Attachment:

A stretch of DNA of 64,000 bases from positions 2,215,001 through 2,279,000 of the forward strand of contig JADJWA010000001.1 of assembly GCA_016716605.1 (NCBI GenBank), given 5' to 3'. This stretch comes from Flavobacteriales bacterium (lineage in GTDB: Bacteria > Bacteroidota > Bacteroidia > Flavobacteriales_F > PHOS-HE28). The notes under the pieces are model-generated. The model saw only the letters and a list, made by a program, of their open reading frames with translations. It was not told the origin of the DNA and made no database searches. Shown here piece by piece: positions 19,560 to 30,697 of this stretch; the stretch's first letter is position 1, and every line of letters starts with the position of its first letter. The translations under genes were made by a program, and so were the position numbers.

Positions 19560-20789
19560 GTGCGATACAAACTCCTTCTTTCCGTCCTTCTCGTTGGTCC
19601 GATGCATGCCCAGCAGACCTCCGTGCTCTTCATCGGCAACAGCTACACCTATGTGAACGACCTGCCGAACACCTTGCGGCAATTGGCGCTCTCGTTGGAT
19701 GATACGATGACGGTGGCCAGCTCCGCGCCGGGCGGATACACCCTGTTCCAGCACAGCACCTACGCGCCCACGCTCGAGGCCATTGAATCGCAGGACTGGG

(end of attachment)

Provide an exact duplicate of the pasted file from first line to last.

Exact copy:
A stretch of DNA of 64,000 bases from positions 2,215,001 through 2,279,000 of the forward strand of contig JADJWA010000001.1 of assembly GCA_016716605.1 (NCBI GenBank), given 5' to 3'. This stretch comes from Flavobacteriales bacterium (lineage in GTDB: Bacteria > Bacteroidota > Bacteroidia > Flavobacteriales_F > PHOS-HE28). The notes under the pieces are model-generated. The model saw only the letters and a list, made by a program, of their open reading frames with translations. It was not told the origin of the DNA and made no database searches. Shown here piece by piece: positions 19,560 to 30,697 of this stretch; the stretch's first letter is position 1, and every line of letters starts with the position of its first letter. The translations under genes were made by a program, and so were the position numbers.

Positions 19560-20789
19560 GTGCGATACAAACTCCTTCTTTCCGTCCTTCTCGTTGGTCC
19601 GATGCATGCCCAGCAGACCTCCGTGCTCTTCATCGGCAACAGCTACACCTATGTGAACGACCTGCCGAACACCTTGCGGCAATTGGCGCTCTCGTTGGAT
19701 GATACGATGACGGTGGCCAGCTCCGCGCCGGGCGGATACACCCTGTTCCAGCACAGCACCTACGCGCCCACGCTCGAGGCCATTGAATCGCAGGACTGGG